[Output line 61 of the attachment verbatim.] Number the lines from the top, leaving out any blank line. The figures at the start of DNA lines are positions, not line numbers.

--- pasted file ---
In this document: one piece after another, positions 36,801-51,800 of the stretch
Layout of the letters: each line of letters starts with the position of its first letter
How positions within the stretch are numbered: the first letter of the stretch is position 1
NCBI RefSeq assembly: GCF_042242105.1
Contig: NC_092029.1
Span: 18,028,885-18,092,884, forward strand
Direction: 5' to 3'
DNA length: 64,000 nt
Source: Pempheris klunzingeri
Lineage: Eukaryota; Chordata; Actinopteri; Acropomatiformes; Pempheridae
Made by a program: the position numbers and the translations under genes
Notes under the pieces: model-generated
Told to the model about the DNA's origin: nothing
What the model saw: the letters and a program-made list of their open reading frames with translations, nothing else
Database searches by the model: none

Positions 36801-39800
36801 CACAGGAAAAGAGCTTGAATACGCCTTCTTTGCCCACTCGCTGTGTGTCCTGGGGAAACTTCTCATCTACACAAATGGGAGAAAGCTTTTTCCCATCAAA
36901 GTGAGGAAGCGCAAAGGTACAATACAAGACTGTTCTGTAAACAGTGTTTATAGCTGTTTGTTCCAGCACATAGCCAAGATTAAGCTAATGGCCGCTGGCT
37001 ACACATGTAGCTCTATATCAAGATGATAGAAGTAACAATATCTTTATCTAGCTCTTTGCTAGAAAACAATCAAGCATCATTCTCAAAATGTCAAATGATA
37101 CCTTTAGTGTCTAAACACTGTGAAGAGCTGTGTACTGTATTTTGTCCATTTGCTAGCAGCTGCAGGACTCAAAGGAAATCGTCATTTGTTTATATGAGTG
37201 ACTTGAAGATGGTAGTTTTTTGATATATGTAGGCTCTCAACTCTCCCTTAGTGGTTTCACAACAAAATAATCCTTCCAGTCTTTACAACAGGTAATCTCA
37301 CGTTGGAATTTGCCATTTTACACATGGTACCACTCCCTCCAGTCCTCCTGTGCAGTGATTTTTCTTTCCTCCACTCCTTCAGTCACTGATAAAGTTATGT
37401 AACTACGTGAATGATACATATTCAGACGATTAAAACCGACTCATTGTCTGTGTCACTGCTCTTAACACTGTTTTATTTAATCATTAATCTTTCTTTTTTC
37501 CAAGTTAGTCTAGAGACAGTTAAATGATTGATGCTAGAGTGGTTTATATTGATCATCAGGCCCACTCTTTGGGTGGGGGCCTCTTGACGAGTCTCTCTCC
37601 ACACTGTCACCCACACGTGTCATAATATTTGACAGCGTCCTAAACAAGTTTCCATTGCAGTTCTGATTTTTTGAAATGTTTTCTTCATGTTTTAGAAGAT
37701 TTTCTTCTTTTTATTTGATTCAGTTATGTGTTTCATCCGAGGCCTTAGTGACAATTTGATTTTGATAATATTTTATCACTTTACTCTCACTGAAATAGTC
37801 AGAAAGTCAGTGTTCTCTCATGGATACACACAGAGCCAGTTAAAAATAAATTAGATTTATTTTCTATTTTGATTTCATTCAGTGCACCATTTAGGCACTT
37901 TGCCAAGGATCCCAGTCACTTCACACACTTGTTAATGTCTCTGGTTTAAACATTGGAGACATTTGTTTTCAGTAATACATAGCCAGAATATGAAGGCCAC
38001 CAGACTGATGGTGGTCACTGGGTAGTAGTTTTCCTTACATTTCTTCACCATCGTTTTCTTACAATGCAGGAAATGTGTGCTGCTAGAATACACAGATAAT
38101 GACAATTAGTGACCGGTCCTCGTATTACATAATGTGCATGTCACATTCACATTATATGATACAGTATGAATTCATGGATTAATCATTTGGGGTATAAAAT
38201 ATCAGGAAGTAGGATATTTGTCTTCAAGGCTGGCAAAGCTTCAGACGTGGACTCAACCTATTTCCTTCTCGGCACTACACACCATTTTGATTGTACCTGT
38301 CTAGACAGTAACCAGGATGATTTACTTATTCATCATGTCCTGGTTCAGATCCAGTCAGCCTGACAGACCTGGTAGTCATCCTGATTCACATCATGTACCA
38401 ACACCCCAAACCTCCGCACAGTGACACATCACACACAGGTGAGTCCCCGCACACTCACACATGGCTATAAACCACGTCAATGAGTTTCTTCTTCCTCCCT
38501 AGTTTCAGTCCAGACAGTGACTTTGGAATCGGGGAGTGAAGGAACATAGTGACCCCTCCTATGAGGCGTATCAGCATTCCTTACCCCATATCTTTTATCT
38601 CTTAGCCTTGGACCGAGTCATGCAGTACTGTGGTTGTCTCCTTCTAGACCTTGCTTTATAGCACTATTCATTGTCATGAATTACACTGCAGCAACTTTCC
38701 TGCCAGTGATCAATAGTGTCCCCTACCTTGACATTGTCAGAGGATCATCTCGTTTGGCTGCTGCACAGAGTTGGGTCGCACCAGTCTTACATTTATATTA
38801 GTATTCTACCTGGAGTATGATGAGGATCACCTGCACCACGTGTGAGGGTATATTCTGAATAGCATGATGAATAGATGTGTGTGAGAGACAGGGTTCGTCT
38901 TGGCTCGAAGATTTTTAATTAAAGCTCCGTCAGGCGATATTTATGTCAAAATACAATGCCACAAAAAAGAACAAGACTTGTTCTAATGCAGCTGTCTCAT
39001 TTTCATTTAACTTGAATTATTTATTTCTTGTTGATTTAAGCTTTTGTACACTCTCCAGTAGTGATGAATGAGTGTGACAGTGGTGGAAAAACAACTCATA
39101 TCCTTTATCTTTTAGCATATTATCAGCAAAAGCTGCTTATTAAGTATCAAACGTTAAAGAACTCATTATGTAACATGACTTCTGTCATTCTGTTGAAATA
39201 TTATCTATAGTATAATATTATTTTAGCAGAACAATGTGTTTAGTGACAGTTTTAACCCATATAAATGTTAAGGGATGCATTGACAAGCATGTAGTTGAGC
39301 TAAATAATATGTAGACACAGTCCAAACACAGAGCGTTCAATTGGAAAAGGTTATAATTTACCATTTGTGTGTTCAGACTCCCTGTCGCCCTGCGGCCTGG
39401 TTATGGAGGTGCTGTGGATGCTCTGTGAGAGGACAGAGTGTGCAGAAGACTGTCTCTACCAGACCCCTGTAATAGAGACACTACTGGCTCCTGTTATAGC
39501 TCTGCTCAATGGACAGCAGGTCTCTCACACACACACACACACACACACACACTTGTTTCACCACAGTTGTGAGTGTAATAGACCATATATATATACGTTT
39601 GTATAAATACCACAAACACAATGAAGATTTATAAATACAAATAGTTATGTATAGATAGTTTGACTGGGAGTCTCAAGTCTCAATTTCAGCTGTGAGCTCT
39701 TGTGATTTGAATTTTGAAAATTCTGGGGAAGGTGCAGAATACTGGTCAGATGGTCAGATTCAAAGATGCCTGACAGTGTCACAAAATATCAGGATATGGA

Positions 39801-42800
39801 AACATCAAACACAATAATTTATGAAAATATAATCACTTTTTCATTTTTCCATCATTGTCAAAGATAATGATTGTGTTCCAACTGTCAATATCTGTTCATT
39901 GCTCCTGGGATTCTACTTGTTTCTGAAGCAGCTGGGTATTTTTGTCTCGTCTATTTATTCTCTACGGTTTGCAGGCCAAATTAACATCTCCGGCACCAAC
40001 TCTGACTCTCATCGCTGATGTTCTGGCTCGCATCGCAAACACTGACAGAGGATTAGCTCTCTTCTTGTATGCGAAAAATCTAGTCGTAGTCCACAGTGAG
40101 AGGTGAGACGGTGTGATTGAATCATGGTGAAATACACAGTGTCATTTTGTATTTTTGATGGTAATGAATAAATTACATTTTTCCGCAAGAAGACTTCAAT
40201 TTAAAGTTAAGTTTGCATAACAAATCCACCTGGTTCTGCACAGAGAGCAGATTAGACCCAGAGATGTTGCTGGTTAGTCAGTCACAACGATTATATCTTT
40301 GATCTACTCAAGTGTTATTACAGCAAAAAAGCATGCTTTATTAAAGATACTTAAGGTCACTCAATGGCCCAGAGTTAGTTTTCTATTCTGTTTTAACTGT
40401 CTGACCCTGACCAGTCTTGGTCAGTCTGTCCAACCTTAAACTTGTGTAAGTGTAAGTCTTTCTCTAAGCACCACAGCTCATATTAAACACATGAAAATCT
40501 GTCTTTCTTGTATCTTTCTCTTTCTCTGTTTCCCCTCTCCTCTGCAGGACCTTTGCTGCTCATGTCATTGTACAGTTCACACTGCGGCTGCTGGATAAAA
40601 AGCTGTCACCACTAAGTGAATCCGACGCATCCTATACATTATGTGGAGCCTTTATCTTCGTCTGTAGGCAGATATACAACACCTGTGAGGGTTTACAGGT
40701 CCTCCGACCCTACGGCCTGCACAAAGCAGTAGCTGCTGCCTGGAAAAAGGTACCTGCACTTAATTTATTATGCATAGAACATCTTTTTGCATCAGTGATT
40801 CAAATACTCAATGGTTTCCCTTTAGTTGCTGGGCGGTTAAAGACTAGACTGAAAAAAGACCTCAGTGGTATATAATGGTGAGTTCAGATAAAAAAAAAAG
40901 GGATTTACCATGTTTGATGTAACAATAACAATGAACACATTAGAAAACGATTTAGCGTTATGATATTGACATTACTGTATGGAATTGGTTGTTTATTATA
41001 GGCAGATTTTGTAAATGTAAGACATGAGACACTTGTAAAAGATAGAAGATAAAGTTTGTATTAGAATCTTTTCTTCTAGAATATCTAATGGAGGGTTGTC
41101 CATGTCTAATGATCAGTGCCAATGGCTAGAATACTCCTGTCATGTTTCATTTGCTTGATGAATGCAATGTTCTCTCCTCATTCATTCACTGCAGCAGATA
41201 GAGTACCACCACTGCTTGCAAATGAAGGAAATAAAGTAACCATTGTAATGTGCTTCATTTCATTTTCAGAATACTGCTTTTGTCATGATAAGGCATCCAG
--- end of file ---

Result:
41101 CATGTCTAATGATCAGTGCCAATGGCTAGAATACTCCTGTCATGTTTCATTTGCTTGATGAATGCAATGTTCTCTCCTCATTCATTCACTGCAGCAGATA